``Islamabad and Washington have lurched from crisis to crisis all year," said Daniel Markey, Senior Fellow for India, Pakistan and South Asia at the Council on Foreign Relations. ``At root, the two sides continue to have fundamental disagreements over Pakistan's continued use of militant proxy forces as "strategic assets" in neighbouring Afghanistan and India. Washington believes Pakistan remains only a partial partner, fighting some terrorists tooth and nail, while turning a blind eye to others."

The three blasts during evening rush hour in India's teeming financial and entertainment centre left scores of wounded and dazed lying among the dead. The first blast hit the Zaveri jewellery bazaar, minutes later there was a second explosion near the Opera House and the third bomb went off near one of Mumbai's railway stations in the central Dadar district.

Gruesome photographs of charred and dismembered victims quickly circulated on the Internet, as did an outpouring of offers from the people of Mumbai to help. Angry crowds gathered and chanted "Death to Mohammad Ajmal Amir Kasab," the sole surviving Lashkar-e-Taiba terrorist from the 2008 attack. Although sentenced to death, he remains in prison and they vented their fury at the Pakistani-based group.

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Pakistan's ISI chief, Lieutenant-General Ahmed Shuja Pasha, is set to arrive in Washington Thursday for talks aimed at patching up frayed relations. But with nasty spats over drone strikes, a CIA agent that killed a pair of Pakistanis and Islamabad's decision to kick hundreds of U.S. "trainers" out of the country, there was much mutual distrust to overcome.

Pakistan has, in previous moments of internal stress, raised the confrontational stakes with arch-rival India to divert public anger to an external and familiar enemy.

In the wake of Wednesday's bombs in Mumbai, the Obama administration was quick to voice sorrow and support for India, now America's foremost friend in South Asia, which also infuriates Islamabad.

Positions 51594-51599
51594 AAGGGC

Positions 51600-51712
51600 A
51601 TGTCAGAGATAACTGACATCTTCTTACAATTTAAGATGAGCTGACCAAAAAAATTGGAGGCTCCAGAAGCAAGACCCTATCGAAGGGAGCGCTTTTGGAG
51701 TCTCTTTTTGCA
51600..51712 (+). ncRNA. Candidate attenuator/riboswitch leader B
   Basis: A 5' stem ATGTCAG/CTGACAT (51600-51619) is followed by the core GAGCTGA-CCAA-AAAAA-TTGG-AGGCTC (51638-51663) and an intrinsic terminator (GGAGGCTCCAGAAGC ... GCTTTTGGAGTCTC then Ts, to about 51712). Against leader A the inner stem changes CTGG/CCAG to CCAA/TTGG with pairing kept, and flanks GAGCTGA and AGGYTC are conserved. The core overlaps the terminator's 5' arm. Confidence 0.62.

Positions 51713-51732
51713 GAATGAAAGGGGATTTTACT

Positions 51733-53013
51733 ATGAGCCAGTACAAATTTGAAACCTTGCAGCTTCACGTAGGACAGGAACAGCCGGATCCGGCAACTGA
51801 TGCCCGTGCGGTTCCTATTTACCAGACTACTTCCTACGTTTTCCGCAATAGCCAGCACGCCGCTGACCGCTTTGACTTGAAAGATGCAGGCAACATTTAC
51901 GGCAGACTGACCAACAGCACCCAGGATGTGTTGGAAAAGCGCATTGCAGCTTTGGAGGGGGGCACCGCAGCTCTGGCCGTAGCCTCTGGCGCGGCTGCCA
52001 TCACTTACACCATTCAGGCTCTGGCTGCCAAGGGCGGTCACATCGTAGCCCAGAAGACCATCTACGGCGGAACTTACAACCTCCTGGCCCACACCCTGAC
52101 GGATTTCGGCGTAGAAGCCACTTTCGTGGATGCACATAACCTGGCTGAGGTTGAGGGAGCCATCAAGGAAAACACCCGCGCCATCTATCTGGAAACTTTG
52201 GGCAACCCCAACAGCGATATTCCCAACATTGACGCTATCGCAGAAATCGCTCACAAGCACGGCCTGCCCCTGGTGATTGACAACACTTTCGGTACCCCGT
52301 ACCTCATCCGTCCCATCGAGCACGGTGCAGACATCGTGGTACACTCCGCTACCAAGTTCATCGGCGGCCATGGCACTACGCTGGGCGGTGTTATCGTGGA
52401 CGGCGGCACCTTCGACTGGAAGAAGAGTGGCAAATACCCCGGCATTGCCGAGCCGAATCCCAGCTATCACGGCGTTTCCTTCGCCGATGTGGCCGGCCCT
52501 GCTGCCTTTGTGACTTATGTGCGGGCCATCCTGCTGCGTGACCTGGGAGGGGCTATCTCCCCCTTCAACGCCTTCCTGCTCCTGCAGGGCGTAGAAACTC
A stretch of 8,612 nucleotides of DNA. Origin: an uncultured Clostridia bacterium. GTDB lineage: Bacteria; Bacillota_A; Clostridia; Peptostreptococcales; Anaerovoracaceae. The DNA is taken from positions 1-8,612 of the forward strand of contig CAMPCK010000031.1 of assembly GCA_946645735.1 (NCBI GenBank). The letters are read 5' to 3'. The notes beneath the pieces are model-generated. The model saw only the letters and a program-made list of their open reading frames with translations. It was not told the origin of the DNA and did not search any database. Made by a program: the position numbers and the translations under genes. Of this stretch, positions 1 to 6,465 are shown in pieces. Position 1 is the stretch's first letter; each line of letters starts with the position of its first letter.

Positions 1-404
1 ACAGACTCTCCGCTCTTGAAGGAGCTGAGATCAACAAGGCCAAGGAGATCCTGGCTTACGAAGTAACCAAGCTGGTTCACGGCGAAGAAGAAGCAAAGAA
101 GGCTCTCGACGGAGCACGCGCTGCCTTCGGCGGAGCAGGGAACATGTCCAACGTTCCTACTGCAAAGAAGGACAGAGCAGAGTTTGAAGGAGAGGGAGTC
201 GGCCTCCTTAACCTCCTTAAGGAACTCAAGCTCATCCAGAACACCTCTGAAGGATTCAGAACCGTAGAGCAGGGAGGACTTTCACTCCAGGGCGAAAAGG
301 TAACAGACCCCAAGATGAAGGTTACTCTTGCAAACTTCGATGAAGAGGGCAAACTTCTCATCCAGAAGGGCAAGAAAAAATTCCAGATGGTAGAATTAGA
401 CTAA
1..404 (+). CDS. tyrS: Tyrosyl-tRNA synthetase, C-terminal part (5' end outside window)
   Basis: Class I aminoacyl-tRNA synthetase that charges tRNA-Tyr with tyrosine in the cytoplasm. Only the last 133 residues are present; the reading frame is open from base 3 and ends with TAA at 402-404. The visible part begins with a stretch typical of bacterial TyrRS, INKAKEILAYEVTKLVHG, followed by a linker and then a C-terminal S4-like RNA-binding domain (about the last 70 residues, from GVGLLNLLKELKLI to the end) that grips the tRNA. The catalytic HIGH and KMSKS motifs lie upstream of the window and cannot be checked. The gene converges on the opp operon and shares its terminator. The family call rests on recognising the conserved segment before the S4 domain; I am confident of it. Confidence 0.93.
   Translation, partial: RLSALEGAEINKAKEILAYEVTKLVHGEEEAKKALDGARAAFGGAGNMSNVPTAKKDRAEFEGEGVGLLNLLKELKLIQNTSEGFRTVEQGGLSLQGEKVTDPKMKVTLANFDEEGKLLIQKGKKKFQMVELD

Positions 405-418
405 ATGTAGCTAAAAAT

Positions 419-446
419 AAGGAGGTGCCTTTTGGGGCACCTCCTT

"India is a close friend and partner of the United States," President Barack Obama said. ``The American people will stand with the Indian people … and we will offer support to India's efforts to bring the perpetrators of these terrible crimes to justice."

U.S. Secretary of State Hillary Clinton said her planned trip to India next week will go ahead to "reaffirm our commitment to the shared struggle against terrorism."

"The attack comes at a critical juncture in U.S.-Pakistani relations as the United States is trying to accelerate a withdrawal of its military forces in Afghanistan," said a preliminary assessment from Stratfor, the private global intelligence group based in Austin, Texas. "The 2008 Mumbai attacks revealed the extent to which traditional Pakistan-based Islamist militant groups … had collaborated with transnational jihadist elements like al-Qaeda in trying to instigate a crisis between Islamabad and New Delhi."

In Ottawa, Jean-François Lacelle, a Foreign Affairs spokesman, said there have been no reports of Canadians being affected by the blasts.

On Thursday, Mr. Chidambaram, India's Home Minister, lowered the casualty toll to 17 confirmed deaths and 131 injuries. He said a severed head was found that could be an 18th casualty. He did not explain the discrepancy from an earlier government statement that confirmed 21 deaths.

With a file from The Associated Press